Prime News, Nation, (New Delhi), September 8:-After being conferred with the Indira Gandhi Prize for Peace, Disarmament, and Development for 2019, British broadcaster Sir David Attenborough used his acceptance speech to throw light on how broadcasting can be used to “understand the complexities of the ways in which nature operates.”
The legendary broadcaster and natural historian began the acceptance speech at the virtual event by talking about the global crisis that the world is currently facing and he went on to share how the crisis has its roots set in the “history of humanity.”
“Our world today is heading towards a major crisis. It is one unlike any other that humanity has faced in all its history. It is not a national crisis–one which a single society can solve by a revolution–whether violent or peaceful,” he said.
“It is a global one, one that all nations of the world are now facing together; and it is one which has its roots deep in the history of humanity,” he added.
The 94-year-old broadcaster then went on to describe how human activities over centuries have been taking over the natural world and how the same is affecting the planet in the face of numerous environmental and natural disasters.
“We have now felled half of the tropical forests in the world. Half the coral reefs, the richest environments in the seas, and the nurseries for many oceanic fish are now dead. We have taken over the natural world and are destroying it. Yet we depend upon it for the oxygen we breathe, and for every mouthful of food we eat, whether vegetable or animal,” he said.
“Ice-caps are melting. Deserts are spreading. Sea-levels are rising and threatening to drown many coastal cities and the territories of entire island nations may well be lost. We are now putting at risk the continuation of the natural processes on which we ourselves depend for our very lives,” the naturalist added.
The well-known broadcaster then highlighted the ways in which these challenges will have to be dealt with in a global manner by all nations.
“We must change our ways and we must do so swiftly and globally. But success will only come if the nations of the world agree to act together, and help one another. This will not be easy. We have to change from being nationalists and become internationalists,” he said.
He then used the platform to share how broadcasting can be used to “understand the complexities of the ways in which nature operates.”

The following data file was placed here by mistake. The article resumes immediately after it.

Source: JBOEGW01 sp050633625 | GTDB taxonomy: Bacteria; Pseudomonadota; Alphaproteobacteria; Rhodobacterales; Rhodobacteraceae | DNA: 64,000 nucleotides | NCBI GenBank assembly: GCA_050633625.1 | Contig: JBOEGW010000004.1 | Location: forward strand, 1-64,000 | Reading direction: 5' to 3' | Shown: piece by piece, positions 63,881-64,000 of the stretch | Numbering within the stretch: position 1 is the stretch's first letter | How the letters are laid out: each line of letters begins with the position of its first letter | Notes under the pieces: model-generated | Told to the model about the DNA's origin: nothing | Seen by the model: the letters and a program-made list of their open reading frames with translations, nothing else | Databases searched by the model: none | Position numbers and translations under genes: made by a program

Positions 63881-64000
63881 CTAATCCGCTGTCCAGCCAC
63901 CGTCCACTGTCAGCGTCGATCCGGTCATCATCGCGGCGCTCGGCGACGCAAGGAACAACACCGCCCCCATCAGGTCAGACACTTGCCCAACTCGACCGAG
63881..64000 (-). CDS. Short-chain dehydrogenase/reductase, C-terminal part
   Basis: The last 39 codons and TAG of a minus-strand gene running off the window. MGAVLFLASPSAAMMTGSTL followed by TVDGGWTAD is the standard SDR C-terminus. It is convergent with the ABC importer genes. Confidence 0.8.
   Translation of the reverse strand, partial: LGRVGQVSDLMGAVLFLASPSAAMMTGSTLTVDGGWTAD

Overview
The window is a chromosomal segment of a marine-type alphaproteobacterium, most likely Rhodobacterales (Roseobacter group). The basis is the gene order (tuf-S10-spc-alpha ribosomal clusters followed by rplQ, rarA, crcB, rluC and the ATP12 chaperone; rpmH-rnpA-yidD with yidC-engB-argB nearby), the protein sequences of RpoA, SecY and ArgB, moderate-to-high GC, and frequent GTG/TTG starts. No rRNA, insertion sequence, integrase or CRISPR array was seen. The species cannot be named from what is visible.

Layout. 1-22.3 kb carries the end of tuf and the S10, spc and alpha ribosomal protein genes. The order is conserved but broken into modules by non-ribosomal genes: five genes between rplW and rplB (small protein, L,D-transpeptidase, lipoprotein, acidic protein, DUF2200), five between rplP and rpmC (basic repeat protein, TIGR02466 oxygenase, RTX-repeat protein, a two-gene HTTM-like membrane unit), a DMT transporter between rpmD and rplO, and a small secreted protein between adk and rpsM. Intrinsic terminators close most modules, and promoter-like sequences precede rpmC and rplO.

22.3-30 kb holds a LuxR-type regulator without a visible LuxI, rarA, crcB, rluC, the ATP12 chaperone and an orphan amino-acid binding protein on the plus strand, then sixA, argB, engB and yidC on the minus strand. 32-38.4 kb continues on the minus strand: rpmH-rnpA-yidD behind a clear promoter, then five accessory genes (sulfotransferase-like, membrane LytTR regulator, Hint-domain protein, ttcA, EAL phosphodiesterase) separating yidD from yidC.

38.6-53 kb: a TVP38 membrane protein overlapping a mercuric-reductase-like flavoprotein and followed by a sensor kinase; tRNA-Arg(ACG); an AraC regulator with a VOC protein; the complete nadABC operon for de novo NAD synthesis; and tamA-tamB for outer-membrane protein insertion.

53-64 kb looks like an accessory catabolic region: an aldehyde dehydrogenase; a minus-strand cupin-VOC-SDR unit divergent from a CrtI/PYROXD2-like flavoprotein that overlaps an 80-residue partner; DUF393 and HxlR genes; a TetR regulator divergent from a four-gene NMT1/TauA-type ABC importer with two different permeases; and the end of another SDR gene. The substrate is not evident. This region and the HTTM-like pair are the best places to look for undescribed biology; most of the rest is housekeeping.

“The United Nations tells us that the majority of people on the planet are now urbanised. That means that most of us are – to some degree – cut off from the natural world. So, it may not be easy for all of us to understand the complexities of the ways in which nature operates. But broadcasting can help. Television, these days, can take you to every part of the world no matter how remote and can show you how that part of it works,” the historian said.
“It can show how and why things can easily go wrong if their workings are not understood. And it can explain how errors can be put right and disasters avoided – if only nations would cease their arguments and work together to find solutions. In short, it can explain how the Earth’s problems can be solved if there is understanding and co-operation between nations,” he added.
Attenborough ended the speech by sharing an anecdote from one of his meetings with former Indian Prime Minister Indira Gandhi and by stating that he still treasures the memory.
“Fifty-six years ago, when I was a young television producer, a distinguished Indian politician came to visit us to see how this new means of mass communication – television – actually worked. She also asked to see how we operated outside London – and I was given the privilege of escorting her to Birmingham, a hundred twenty miles or so away,” the 94-year-old broadcaster said.
“On the long drive through the night, there and back, she told me something of the huge problems of broadcasting to such an immense and varied nation as India, whose citizens speak such a multitude of mutually incomprehensible languages. It was a huge privilege to listen to her. Her name, of course was Mrs Indira Gandhi. I treasure her memory,” he added.
Sir David Attenborough was conferred with Indira Gandhi Prize for Peace, Disarmament, and Development for 2019 by former Indian Prime Minister Manmohan Singh during a virtual event that took place on Monday.
Heaping praises on the broadcaster and historian, Singh said that in recent times David Attenborough has become one of the most vocal and effective advocates of environmental protection, raising his voice against the wanton destruction of the natural world in the name of progress and the seemingly insatiable needs of the human race.
-(NAV, Inputs: Agencies)